RAC Report on Motoring
The RAC report on Motoring for 2014 has revealed that many 60% of drivers say there are not enough police on the roads. Law-abiding motorists are frustrated that there is little risk of being caught breaking the law at the wheel for anything other than speeding or running a red light which are offences more lightly to be enforced by cameras. Two in five drivers believe anyone committing common offences such as texting at the wheel of either a moving or stationary vehicle, aggressive driving, tailgating, middle lane hogging or undertaking on the motorway would more than likely get away with it.
While the vast majority of motorists are law-abiding, with only three million of more than 35.8m drivers having points on their licences, there seems to be a perception among many motorists that drivers won’t be caught if they flout the law. This is especially the case with the use of mobile phones while driving as, disturbingly, half of motorists think it is unlikely drivers will ever get picked up for texting while stopped in traffic. In fact, only 18% believe motorists are likely to be taken to task with the rest uncertain as to whether they will or they won’t. Only three in 10 motorists think drivers will get into trouble for texting on the move while 42% think it is unlikely. For the new offences of tailgating and middle lane hogging only a quarter and one in five respectively think motorists are likely to be pulled up by a traffic police officer. In terms of aggressive driving, 40% of motorists felt drivers would be unlikely to be caught (30% likely) and for undertaking on the motorway the figures were 49% unlikely and only 20% likely.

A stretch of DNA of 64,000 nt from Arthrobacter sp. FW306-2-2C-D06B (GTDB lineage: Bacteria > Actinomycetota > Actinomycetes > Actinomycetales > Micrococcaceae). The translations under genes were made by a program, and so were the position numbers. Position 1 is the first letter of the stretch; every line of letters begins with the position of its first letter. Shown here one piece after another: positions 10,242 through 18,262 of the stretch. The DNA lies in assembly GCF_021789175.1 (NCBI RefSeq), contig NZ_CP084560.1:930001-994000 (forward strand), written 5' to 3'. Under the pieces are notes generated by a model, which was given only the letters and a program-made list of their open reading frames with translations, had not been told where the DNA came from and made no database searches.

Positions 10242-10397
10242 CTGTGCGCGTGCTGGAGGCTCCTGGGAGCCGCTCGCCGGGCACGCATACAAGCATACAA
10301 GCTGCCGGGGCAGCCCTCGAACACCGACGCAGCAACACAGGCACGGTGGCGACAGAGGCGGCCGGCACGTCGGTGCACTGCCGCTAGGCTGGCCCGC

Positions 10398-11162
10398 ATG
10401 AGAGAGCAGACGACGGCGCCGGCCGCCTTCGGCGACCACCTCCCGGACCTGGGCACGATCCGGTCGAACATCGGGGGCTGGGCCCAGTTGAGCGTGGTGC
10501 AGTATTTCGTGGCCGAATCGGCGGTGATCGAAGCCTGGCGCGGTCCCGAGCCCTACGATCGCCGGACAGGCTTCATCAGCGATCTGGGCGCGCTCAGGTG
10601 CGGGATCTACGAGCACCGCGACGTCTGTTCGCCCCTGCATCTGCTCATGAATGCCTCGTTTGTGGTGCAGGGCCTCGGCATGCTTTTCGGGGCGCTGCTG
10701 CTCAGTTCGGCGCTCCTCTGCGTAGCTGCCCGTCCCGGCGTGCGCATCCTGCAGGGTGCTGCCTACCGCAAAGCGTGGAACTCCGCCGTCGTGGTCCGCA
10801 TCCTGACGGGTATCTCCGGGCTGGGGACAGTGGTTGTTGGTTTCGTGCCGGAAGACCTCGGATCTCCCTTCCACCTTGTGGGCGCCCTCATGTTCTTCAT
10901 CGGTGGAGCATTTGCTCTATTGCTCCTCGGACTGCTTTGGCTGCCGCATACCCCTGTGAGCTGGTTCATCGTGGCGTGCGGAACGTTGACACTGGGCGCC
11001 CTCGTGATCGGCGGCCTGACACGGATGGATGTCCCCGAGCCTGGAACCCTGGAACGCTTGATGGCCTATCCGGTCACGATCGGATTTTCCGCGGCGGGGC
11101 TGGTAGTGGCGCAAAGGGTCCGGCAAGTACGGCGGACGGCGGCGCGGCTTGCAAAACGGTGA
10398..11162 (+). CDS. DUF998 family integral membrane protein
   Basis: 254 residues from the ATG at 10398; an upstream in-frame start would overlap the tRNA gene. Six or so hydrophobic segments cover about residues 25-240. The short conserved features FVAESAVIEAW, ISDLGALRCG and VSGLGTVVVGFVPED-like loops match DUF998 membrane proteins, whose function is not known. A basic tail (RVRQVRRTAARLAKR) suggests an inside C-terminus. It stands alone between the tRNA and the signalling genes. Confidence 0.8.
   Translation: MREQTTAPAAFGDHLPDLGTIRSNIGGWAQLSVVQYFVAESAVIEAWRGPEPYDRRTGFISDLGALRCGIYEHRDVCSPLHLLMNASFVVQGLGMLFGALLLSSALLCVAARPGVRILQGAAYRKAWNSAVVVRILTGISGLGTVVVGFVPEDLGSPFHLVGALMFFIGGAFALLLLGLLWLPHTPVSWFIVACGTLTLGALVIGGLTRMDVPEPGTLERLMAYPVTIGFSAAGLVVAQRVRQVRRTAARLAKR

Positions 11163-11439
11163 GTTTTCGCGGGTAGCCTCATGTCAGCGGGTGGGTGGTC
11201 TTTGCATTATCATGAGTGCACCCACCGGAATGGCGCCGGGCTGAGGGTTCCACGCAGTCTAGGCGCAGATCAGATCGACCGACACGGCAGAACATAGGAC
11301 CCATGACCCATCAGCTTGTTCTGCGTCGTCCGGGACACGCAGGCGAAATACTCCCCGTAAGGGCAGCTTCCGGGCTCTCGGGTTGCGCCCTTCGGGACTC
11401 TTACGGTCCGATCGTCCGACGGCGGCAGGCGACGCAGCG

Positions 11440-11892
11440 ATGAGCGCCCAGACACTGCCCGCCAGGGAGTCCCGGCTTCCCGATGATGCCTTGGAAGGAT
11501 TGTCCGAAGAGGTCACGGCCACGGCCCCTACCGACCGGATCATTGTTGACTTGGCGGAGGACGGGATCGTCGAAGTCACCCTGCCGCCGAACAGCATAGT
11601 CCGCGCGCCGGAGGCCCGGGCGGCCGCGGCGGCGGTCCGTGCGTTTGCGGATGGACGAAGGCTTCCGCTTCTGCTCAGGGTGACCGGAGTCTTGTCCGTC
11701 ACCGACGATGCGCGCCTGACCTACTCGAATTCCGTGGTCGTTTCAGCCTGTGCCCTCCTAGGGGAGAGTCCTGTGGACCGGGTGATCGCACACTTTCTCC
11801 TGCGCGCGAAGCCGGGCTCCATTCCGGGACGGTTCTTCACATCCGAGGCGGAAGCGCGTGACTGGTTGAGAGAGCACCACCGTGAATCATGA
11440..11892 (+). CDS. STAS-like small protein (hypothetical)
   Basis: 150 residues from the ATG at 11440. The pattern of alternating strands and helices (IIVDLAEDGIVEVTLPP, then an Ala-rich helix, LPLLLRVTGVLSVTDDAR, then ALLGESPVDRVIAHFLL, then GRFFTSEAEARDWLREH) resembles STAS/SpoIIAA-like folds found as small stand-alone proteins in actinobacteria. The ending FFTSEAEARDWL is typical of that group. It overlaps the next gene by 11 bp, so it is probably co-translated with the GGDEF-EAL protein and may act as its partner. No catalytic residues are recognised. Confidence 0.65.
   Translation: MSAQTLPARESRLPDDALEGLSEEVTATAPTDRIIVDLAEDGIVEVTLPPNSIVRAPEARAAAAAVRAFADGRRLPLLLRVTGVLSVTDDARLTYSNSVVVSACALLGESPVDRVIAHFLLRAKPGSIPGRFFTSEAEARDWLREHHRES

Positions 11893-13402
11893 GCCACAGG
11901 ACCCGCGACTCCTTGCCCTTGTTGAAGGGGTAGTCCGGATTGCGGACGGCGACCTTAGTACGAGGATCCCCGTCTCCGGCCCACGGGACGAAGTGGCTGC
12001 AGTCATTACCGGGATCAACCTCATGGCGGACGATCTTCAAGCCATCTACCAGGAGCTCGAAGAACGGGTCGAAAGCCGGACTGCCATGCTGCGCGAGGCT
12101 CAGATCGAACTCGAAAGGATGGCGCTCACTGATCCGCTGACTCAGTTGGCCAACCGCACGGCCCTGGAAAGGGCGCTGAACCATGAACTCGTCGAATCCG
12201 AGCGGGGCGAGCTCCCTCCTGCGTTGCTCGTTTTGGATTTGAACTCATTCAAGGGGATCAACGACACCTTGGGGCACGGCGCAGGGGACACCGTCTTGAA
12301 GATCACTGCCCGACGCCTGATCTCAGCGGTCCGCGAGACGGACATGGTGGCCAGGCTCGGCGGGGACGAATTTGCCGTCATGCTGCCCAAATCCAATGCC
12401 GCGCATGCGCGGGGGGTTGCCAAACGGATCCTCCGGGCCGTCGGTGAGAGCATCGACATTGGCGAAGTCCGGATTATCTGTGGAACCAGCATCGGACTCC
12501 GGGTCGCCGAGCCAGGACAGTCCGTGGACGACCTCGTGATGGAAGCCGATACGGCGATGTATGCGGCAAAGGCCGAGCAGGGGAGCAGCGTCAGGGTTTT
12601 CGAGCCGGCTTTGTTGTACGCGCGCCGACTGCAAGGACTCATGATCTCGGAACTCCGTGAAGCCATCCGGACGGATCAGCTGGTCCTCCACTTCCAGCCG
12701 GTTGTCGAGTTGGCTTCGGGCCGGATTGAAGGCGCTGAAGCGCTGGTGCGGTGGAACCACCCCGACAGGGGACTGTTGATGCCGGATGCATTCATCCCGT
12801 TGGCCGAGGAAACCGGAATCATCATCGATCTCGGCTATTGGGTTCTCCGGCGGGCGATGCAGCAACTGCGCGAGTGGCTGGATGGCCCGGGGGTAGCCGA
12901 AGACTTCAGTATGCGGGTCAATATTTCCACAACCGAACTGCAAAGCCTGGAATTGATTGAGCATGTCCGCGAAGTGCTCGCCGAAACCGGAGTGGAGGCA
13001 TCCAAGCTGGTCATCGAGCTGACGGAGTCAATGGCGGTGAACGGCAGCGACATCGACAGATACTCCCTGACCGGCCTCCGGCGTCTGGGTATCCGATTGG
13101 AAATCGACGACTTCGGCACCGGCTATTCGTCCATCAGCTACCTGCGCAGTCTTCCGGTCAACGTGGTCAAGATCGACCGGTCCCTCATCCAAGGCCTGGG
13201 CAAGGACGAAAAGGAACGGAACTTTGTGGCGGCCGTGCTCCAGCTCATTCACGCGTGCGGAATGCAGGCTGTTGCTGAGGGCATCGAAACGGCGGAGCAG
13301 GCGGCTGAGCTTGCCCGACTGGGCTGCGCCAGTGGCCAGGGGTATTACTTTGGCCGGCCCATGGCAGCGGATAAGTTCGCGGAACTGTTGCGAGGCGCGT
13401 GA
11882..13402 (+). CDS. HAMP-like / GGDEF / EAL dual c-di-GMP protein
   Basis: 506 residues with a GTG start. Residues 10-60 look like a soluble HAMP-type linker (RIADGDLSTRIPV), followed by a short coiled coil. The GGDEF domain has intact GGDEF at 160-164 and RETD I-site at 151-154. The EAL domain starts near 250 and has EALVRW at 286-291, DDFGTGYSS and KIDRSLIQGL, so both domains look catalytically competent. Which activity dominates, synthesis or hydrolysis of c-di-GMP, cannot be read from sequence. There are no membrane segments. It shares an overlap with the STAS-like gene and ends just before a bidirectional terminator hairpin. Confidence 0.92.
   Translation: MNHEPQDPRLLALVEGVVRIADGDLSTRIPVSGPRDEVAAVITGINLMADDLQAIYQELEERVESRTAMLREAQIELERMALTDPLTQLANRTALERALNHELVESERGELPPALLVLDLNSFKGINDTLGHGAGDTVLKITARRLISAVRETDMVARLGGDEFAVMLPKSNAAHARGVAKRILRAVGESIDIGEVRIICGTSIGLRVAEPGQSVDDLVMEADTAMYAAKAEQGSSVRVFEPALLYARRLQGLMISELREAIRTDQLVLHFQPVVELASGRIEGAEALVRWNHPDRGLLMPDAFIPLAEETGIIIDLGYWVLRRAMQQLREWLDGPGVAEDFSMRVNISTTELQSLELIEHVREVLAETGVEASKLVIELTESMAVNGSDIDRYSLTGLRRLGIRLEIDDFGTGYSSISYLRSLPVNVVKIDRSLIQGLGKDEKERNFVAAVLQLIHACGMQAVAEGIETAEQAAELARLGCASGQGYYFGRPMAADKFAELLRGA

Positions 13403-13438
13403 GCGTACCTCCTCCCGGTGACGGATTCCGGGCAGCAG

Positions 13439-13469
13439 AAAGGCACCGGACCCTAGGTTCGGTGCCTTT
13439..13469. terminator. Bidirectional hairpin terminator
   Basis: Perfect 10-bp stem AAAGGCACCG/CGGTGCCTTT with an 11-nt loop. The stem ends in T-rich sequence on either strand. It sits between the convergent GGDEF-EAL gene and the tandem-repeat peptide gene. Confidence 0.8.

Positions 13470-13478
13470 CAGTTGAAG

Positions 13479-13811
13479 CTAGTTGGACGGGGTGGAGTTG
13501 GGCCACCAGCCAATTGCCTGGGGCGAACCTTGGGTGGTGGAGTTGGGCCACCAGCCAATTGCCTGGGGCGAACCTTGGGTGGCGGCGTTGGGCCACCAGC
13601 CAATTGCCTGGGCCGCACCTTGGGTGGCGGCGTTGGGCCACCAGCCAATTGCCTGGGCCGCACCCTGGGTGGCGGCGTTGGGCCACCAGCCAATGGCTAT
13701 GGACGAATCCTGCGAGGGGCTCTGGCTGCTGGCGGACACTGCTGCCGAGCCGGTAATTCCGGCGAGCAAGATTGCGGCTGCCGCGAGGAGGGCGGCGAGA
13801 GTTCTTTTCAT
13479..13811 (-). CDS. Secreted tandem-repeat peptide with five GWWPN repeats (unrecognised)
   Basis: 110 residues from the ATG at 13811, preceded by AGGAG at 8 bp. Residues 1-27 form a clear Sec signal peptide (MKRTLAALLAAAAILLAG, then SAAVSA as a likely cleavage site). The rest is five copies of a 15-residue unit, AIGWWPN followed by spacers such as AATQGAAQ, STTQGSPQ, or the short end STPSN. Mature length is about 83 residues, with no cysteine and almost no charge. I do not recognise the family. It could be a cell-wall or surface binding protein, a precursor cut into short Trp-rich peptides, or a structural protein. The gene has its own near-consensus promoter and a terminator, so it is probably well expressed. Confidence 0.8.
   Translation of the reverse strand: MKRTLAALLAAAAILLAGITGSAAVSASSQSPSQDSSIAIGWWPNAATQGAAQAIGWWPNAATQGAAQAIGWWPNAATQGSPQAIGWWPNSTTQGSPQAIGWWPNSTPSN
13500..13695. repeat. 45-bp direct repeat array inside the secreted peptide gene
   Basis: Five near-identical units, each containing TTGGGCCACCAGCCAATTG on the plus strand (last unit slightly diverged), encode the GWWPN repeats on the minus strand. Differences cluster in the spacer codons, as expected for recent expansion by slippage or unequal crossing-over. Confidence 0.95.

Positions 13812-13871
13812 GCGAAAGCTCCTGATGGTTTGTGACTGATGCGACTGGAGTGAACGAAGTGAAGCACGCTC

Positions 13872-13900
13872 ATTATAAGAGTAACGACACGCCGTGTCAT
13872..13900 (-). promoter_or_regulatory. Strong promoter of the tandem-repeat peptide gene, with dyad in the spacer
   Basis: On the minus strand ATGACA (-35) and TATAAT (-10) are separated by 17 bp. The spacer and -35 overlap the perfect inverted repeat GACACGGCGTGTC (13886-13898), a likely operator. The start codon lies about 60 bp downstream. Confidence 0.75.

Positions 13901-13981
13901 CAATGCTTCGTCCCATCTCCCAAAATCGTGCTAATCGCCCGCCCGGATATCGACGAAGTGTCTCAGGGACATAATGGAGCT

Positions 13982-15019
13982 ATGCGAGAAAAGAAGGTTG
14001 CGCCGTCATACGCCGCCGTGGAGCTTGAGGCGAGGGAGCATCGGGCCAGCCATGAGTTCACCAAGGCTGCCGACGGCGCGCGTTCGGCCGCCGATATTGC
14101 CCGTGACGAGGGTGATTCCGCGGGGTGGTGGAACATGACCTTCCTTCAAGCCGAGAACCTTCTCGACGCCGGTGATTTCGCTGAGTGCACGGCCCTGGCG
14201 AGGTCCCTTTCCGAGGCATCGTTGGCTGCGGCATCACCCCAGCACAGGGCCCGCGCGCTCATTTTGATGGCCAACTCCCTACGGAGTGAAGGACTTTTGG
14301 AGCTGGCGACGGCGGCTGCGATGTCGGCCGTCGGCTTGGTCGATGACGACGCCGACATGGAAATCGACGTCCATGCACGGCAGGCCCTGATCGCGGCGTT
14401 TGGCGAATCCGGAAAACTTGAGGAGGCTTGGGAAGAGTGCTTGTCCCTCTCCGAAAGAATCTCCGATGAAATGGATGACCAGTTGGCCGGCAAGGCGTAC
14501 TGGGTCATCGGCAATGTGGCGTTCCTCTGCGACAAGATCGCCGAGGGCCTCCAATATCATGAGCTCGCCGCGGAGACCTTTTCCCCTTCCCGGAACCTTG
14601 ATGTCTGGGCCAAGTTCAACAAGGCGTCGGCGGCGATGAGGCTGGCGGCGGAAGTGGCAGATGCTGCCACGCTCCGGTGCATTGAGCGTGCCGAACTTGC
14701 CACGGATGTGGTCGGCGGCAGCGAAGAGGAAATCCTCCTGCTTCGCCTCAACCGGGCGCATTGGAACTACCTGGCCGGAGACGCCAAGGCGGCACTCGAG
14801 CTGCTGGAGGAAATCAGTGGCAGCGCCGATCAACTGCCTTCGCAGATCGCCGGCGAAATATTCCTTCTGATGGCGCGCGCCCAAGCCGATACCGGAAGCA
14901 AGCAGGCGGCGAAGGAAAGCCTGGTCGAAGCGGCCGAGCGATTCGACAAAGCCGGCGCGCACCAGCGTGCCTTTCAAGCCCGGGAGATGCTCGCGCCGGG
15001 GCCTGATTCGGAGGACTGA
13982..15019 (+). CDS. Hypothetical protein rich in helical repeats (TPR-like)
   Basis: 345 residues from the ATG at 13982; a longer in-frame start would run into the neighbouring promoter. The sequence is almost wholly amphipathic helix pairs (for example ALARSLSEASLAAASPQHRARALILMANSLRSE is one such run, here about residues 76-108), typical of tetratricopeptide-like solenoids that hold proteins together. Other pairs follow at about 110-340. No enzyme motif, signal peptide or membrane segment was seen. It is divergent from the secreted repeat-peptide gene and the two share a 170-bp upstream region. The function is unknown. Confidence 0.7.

RAC technical director David Bizley said “our research shows that millions of law-abiding motorists are frustrated with the reduction of traffic police and believe that the chances of drivers being pulled up for breaking the law are now minimal. Motorists are tired of constantly seeing other drivers breaking the law and getting away with it so it is hardly surprising that they want to see a greater police presence on our roads to enforce motoring legislation more effectively, which would also act as a genuine deterrent. It is no wonder that a third of motorists are concerned about other drivers talking on hand-held mobile phones and one in five about other motorists breaking traffic laws generally. Very worryingly, our research also found that three quarters of motorists report regularly seeing other people talking on mobile phones, with 44% saying they see this happening during most of their car journeys, yet only 8% of drivers admit to using a hand-held phone on most journeys. As for speeding, 40% of motorists admit to breaking the limit on country urban and 20mph roads, but by far the worst non-compliance is on motorways where the figure rises to 67%, perhaps a symptom of today’s lower police presence and the fact fixed speed cameras are not used to enforce 70mph on motorways. Against this background, it is not surprising that 70% of drivers told us that the motorway speed limit should be raised 80mph or above.”
People guilty of careless driving face fixed penalties or the chance to go on a driving course, but the more serious cases continue to go through the courts, where offenders face much higher fines For full details of the RAC Motoring Report for 2014 go to http://www.rac.co.uk/breakdown-cover.